Social media impacting state & local procurement as related contracting opportunities set to rise

Published: February 22, 2013

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In December 2012, Facebook, Twitter, LinkedIn, and Google + were estimated to have over 1.7 billion combined users, an increase of over 500 million for the year. When something takes off in social media, things move, people notice, and change happens. The combined power of social media numbers, communication, and technology has certainly gotten the attention of state and local government, as agencies increasingly use it as a tool with which to engage citizens.

In 2011, state and local government’s use rates for Twitter were over 60 percent and for Facebook over 90 percent, with annual growth rates closing in on 300 percent. From 2010 to 2011, social media use by the 75 largest city governments grew faster than any other interactive online tool. Looking ahead, over 80 percent of state and local government employees expect their agency’s use of social media to increase in the next 12-18 months.
As government’s interest grows, so do the related business opportunities. In our previous analysis at the end of Q3 2012, Deltek projected the number of social media-related business opportunities to continue climbing upward closing out 2012 and moving into 2013 (see Figure 1, below).
Figure 1

Since then, Deltek conducted a deeper analysis, finding even more social media-related business opportunities for comparison. In our new analysis (see Figure 2, below), 2012 showed a slowing in new social media opportunities, especially in Q3 and Q4 (note, these are calendar year quarters, not the fiscal year quarters often associated with state budget cycles). Considering that FY 2012 was one of the toughest overall all funds budget years for states, some of this slowdown is not a surprise. When also factoring in the fiscal cliff negotiation uncertainties with overall Q4 reductions in GDP, some scaling back in new solicitations closing out Q3 and Q4 make sense.
Figure 2 
However, good news continues to abound in state government finances, with 3 straight years of general fund revenue and expenditure growth. States have made the cuts they needed and almost all are operating again with balanced or surplus budgets.
With this positive economic outlook in the states in mind, looking to January 2013 and beyond shows promise. The number of identified new social media-related business opportunities in state and local government increased 82% (from 17 to 31) from January 2012 to January 2013 (Figure 3). Even better news, January performance is projected to rise in years to come (Figure 4).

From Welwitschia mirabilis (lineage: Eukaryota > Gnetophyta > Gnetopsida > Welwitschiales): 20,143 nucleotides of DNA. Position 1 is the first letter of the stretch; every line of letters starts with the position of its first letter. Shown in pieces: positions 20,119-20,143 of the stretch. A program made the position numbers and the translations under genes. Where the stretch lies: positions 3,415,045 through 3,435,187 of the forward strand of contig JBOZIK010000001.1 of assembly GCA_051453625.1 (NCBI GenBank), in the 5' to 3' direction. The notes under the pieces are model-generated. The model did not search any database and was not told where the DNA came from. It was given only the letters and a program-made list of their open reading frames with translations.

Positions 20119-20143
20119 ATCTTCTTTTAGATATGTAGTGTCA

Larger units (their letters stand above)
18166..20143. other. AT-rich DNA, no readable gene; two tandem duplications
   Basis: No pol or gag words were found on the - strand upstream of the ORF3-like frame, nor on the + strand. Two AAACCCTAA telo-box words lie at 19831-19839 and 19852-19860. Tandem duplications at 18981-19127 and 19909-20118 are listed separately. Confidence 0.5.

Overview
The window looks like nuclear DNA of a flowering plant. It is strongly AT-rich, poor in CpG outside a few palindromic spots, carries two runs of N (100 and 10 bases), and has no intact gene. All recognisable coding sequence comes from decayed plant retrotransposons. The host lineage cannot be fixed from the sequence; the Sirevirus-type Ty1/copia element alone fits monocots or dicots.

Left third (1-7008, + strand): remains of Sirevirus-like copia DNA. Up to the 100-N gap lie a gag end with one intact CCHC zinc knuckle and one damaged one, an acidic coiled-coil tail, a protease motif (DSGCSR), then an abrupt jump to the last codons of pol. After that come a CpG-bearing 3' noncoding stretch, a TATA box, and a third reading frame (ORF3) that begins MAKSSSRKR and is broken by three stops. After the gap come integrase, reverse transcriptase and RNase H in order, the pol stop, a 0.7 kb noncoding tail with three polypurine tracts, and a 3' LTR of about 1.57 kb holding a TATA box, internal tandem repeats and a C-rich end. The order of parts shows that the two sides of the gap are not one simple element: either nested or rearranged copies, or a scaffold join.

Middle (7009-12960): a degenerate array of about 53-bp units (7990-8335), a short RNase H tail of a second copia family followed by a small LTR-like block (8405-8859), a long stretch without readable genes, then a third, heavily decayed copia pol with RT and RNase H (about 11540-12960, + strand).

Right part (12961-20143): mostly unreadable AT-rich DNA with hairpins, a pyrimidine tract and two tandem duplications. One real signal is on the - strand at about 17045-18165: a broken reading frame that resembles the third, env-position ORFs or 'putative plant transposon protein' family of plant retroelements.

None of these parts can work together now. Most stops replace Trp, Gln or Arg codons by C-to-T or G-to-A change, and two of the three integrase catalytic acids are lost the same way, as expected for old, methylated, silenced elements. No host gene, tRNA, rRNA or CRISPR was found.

Figure 3

Figure 4

Taking another look at solicitations by month, Deltek discovered that January has a very strong correlation (r2 = .89) to overall yearly contracting opportunities for the state and local government social media market. Looking back at previous years, it also appears that months in Q3 and Q4 have much weaker correlations to overall yearly counts. With this in mind, the slump from Q3 and Q4 in 2012 is even less discouraging and the January 2013 bump holds even more promise for future performance. Projecting yearly social media-related solicitation totals from January solicitation totals shows growth looking ahead (Figure 5).
Figure 5

·         The social media market in state and local government holds tremendous potential for contractors.
·         Social media-related features and functionality are being used in every conceivable state and local government IT system and all vertical areas of service.
·         Market slowdown or saturation is unlikely; new technology and application possibilities will continue to expand contracting opportunities.
·         Deltek’s basic projection of growth in social media-related solicitations from state and local government remains unchanged; continued growth in 2013 and years ahead.
1.     Make plans to grow your state and local government-related business through the emerging social media technology market.
2.     Collaborate and partner with government to develop social media solutions.
3.     Get in on the ground floor now by developing social media functionality that integrates with your current products and services.
    1. Start with the lower hanging fruit by integrating third party social media and social media-like features into your existing government-focused applications
    2. As part of your solutions, develop purpose-built mobile apps with social media components and social media-like features.
·   Help government directly engage with citizens, deliver services, and gather date wherever their citizens are through their smart mobile devices.
·   Move away from only Web-based or supplement Web-based with mobile app-based.
·   Integrate mobile with social media and social media-like features into every IT solution; it will be a contract winning differentiator.
·   Assist government in integrating the big data from your (or your competitor’s) mobile apps with social media/social media-like features.
  1. Work to develop new social media and social media-like features in IT growth areas and areas of natural fit
    • Health care IT
    • Emergency communications
    • Content management
    • Customer relations management
    • E-commerce
    • Educational technology
    • GIS/location-based services
    • Human resources
    • Student information systems
    • Transportation IT)
For more information, download the free summary of the Deltek Report on Social Media in State and Local Government, here.
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